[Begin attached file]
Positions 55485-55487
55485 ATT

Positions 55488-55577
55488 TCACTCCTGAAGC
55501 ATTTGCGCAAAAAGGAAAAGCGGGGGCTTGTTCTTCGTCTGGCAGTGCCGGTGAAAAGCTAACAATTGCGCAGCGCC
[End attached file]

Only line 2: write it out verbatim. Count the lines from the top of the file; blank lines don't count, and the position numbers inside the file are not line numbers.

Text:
55485 ATT